4. 4 A method as claimed in claims 3, wherein, for more than one identified image objects in at least one panoramic image frame, the step of selecting frirther includes: determining the positions of the image objects in the at least one panoramic image frame; identifting the distribution of the positions over the at least one panoramic image frame; and determining a deviation of the identified distribution from an expected distribution associated with the event; wherein onc of the prcdcfincd conditions is to select a section of thc at least onc panoramic image frame having a minimum deviation.
    -17 -
  5. 5. A method as claimed in claims 3 or 4, frirther comprising extracting background data from at least one of the panoramic image frames, wherein the step of identifying isbased at least on the extracted background data.
  6. 6. A method as claimed in any of claims 3 to 5, ftirthcr comprising determining a density map of at least one of the panoramic image frames to indicate an area of the panoramic image frame where a large number of image objects are in close proximity to each other, wherein the step of identi'ing is based at least on the density map.
  7. 7. A method as claimed in any of the preceding claims, wherein the size of the selected section varies from one panoramic image frame to another.
  8. 8. A method as claimed in any of the preceding claims, wherein the position of the selected section relative to the corresponding panoramic image frame varies from one panoramic image frame to another.
  9. 9. A method as claimed in any of the preceding claims, wherein the step of stitching further comprises correcting colour information of the component image frames of at least one component video signal relative to the componcnt imagc frames of at least one other component video signal.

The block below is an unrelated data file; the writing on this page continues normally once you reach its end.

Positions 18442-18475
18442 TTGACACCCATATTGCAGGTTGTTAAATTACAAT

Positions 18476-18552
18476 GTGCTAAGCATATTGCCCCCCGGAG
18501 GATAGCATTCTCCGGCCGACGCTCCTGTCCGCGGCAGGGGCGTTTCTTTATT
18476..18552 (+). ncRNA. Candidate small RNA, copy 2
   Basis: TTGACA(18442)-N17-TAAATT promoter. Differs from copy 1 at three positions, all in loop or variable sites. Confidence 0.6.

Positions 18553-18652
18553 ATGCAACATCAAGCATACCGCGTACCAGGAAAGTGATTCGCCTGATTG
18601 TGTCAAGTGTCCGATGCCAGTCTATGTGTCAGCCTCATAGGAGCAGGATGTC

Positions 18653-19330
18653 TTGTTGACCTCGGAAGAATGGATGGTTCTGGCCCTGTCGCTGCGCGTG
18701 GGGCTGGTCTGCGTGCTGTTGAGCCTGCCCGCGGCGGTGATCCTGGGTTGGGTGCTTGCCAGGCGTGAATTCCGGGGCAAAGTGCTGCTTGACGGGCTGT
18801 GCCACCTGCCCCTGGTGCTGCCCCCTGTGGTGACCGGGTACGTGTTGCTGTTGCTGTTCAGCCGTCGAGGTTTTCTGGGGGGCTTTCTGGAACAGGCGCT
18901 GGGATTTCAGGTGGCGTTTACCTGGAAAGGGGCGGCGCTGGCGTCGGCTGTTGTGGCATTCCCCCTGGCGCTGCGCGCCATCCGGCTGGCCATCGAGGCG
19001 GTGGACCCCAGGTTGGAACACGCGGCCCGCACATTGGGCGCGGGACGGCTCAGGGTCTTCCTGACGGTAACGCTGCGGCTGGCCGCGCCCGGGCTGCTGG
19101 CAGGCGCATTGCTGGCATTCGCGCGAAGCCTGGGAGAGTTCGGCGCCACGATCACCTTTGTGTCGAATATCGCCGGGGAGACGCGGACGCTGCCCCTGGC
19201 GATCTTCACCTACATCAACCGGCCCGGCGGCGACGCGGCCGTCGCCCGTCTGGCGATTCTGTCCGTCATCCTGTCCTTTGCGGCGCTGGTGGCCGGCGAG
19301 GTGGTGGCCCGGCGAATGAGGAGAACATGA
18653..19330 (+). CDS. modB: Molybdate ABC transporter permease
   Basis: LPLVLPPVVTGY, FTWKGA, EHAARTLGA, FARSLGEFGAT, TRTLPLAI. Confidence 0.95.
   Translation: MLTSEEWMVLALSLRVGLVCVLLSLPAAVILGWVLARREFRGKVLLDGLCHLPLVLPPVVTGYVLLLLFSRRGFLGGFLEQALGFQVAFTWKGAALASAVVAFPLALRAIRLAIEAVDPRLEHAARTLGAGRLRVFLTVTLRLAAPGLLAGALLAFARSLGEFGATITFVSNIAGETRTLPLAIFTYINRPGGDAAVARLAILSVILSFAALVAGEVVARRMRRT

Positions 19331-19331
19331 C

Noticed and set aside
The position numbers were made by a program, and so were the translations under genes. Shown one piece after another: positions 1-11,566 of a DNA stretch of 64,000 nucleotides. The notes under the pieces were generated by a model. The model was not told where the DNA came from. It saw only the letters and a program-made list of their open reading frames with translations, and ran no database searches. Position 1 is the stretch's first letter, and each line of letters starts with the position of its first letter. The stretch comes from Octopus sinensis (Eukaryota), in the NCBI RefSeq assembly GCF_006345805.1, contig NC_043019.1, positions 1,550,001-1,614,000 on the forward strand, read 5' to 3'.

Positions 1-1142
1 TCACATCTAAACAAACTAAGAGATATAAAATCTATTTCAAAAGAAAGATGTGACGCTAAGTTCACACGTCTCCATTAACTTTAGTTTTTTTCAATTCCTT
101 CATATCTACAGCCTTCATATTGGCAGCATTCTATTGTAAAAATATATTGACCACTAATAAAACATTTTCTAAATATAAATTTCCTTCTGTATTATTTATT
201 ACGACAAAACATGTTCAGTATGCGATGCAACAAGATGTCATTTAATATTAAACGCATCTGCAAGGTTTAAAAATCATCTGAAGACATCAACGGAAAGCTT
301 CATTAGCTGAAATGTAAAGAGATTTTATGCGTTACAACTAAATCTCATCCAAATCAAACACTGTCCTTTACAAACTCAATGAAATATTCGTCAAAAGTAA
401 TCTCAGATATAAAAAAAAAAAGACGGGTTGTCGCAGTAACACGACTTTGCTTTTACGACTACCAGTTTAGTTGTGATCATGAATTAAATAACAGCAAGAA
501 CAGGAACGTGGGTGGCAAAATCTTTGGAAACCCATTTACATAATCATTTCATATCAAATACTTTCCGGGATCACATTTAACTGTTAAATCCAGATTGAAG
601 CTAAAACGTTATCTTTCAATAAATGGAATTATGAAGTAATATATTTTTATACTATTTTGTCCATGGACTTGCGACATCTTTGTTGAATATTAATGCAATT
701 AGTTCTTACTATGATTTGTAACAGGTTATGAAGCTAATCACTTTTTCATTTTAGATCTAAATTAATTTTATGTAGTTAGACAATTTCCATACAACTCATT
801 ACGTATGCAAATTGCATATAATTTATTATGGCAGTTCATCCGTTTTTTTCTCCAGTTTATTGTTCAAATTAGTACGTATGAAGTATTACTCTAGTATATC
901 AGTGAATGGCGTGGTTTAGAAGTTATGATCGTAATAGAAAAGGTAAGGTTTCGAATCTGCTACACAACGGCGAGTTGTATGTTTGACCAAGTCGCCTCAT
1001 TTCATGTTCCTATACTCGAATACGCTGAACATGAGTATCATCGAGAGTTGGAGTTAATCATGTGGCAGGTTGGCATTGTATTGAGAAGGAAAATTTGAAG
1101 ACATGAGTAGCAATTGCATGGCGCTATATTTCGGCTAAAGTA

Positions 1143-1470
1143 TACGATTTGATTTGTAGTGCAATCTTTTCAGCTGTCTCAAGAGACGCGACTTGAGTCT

10. 10. A method as claimed in any of the preceding claims, wherein the step of stitching further comprises calibrating brightness levels of the component image frames of at least one component video signal relative to the component image frames of at 2 5 least one other component video signal.
  11. 11. A method as claimed in any of the preceding claims, further comprising generating metadata associated with the event; producing a visual element corresponding to the metadata; and incorporating the visual element into the video production.
  12. 12. A method as claimed in any of the preceding claims, further comprising: receiving at least one audio signal; -18 -combining the at least one audio signal with the video production; and generating an audio-video production.
  13. 13. A system for generating a video production of an event, the system comprising: a capturc module operable to rcccivc a plurality of component video signals of an event, each component video signal comprising a plurality of component image frames, wherein each component image frame corresponds to a section of a panoramic view of the event; a stitch module operable to stitch the temporally corresponding component image frames of each component video signals together to generate a plurality of panoramic image frames; a select module operable to select a section of each panoramic image frame based on at least one predefined condition associated with the event to generate a plurality of output image frames; a production module operable to generate a video production from the plurality of output image frames.
  14. 14. A system as claimed in claim 13, wherein one of the predefined conditions is to select a section of at least one panoramic image frame containing an area of interest 2 0 associated with the event.
  15. 15. A system as claimed in claims 13 or 14, wherein the select module is operable to identilr at least one image object in at least one panoramic image frame, and wherein one of the predefined conditions is to select a section of the at least one panoramic 2 5 image frame containing the at least one image object.
  16. 16. A system as claimed in claim 15, wherein, for more than one identified image objects in at least one panoramic image frame, the select module is operable: to determine the positions of the image objects in the at least one panoramic image frame; to identif' the distribution of the positions within the at least one panoramic image frame; and -19 -to determine a deviation of the identified distribution from an expected distribution; wherein one of the predefined conditions is to select a section of the at least one panoramic image frame having a minimum deviation.